The High Line’s planting design is inspired by the self-seeded landscape that grew up between rail tracks after the trains stopped running in the 1980s. Today, the High Line includes more than 300 species of perennials, grasses, shrubs, and trees — each chosen for their hardiness, adaptability, diversity, and seasonal variation in color and texture. Some of the species that originally grew on the High Line’s rail bed are reflected in the park landscape today.
This week we share with you one of our gardeners’ current favorites.
As temperatures cool and the days grow shorter, hints of fall color are appearing in the planting beds of the High Line. On the Diller – von Furstenberg Sundeck, the sumac trees’ leaves are beginning to turn a brilliant red. This week we celebrate one cultivar of sumac, Rhus typhina ‘Laciniata,’ or Cutleaf staghorn sumac. Staghorn sumacs get their name from the characteristic shape and texture of their branches, which are velvety like a stag’s antlers. This particular cultivar is a common ornamental found throughout the United States and appreciated for its hearty nature, blooms, and fall foliage.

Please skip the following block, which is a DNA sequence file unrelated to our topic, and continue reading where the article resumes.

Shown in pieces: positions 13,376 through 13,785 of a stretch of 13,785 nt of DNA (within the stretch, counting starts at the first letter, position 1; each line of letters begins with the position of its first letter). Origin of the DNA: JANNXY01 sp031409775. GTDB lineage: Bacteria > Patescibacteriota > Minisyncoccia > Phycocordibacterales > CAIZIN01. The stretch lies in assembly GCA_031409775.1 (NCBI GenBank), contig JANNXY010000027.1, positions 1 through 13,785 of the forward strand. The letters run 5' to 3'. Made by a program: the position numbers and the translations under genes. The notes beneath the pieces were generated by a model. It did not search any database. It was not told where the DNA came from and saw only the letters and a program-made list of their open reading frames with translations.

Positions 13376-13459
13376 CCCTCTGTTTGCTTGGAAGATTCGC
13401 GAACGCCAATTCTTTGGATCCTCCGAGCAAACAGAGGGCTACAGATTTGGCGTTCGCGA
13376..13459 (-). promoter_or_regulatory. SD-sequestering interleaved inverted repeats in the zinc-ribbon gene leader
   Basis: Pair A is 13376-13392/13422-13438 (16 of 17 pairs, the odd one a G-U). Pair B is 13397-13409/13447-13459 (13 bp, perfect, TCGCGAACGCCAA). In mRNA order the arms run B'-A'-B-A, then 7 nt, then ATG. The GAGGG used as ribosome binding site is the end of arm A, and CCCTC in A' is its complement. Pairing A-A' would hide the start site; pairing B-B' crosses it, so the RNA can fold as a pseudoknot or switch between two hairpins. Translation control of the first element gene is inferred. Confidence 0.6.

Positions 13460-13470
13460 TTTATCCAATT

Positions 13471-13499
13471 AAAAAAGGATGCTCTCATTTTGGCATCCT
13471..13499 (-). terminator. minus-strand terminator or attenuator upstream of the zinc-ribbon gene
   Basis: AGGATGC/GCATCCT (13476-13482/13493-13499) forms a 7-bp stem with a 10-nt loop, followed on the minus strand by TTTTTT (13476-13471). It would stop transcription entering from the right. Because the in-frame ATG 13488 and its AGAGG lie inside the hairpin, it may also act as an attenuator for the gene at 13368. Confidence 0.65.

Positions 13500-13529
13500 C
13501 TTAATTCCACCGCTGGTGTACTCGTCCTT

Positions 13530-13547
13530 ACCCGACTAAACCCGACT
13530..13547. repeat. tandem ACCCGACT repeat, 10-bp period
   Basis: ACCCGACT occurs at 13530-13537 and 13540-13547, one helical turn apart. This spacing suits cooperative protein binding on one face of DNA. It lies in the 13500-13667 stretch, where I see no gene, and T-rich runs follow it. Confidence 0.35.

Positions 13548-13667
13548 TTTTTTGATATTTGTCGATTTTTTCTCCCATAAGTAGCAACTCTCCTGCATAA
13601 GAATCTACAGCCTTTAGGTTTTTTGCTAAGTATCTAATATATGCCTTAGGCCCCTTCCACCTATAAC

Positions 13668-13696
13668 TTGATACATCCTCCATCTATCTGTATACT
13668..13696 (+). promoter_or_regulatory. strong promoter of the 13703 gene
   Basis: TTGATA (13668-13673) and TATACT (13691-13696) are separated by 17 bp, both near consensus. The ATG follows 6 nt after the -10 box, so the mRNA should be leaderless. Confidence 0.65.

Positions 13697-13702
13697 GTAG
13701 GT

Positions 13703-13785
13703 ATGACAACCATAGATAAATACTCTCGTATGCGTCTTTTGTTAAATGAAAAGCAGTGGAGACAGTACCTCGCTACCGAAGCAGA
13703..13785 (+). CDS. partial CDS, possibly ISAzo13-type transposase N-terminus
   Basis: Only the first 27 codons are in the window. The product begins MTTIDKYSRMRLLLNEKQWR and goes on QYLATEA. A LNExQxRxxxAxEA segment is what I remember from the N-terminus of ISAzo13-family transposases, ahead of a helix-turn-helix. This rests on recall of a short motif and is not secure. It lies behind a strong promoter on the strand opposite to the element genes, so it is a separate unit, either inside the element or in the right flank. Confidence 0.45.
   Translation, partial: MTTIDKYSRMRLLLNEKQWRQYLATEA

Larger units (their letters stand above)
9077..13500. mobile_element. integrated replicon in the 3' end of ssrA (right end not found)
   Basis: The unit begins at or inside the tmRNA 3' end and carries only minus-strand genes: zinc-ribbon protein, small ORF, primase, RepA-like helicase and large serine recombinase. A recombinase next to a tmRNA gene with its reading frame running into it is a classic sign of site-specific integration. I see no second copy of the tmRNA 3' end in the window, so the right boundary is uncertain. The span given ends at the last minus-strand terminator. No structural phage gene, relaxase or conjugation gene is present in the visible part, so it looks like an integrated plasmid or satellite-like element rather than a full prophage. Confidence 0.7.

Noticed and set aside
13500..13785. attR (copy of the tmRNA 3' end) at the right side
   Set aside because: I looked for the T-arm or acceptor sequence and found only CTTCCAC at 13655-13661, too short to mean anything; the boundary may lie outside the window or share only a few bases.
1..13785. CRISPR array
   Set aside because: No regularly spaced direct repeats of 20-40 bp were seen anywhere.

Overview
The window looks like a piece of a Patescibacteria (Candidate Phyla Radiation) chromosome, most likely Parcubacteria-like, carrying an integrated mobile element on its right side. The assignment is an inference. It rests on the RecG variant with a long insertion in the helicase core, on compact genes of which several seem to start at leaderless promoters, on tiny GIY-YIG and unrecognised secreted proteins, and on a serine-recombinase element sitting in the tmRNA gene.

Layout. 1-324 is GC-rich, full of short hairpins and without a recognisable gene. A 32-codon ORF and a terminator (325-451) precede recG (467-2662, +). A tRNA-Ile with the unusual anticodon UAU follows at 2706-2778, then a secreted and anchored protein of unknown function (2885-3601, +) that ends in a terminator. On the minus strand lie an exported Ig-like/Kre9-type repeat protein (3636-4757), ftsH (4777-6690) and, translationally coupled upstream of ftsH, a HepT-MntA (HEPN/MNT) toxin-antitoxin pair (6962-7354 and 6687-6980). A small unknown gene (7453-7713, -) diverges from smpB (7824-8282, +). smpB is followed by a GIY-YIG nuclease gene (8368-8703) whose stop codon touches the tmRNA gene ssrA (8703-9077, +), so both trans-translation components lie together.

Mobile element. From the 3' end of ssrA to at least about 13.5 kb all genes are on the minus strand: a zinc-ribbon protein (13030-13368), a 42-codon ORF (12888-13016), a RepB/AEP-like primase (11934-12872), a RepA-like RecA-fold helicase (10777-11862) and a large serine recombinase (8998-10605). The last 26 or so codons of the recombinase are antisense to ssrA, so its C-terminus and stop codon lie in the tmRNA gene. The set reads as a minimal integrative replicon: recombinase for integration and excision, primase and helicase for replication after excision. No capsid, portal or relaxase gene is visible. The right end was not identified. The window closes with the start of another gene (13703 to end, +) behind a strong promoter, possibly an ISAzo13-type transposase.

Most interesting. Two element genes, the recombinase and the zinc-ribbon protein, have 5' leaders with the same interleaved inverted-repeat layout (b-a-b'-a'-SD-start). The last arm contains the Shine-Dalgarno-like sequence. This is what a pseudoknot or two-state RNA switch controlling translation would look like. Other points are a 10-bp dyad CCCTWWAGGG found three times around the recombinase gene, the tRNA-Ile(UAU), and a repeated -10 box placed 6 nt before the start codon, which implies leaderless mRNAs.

Staghorn sumac trees are found throughout the United States and Canada, and like some of their fellow sumacs, the plant has many every day uses. The dried fruit of the staghorn sumac may be used to make “Sumac-ade,” a tart drink similar to pink lemonade, or even used as a natural dye. Interestingly, the family Rhus contains both common poisonous and edible plants, including cashews and poison ivy. Foragers looking to harvest from staghorn sumacs should also be aware of the closely related poison sumac.
WHERE TO SEE THIS PLANT
On the High Line between West 14th and West 15th Streets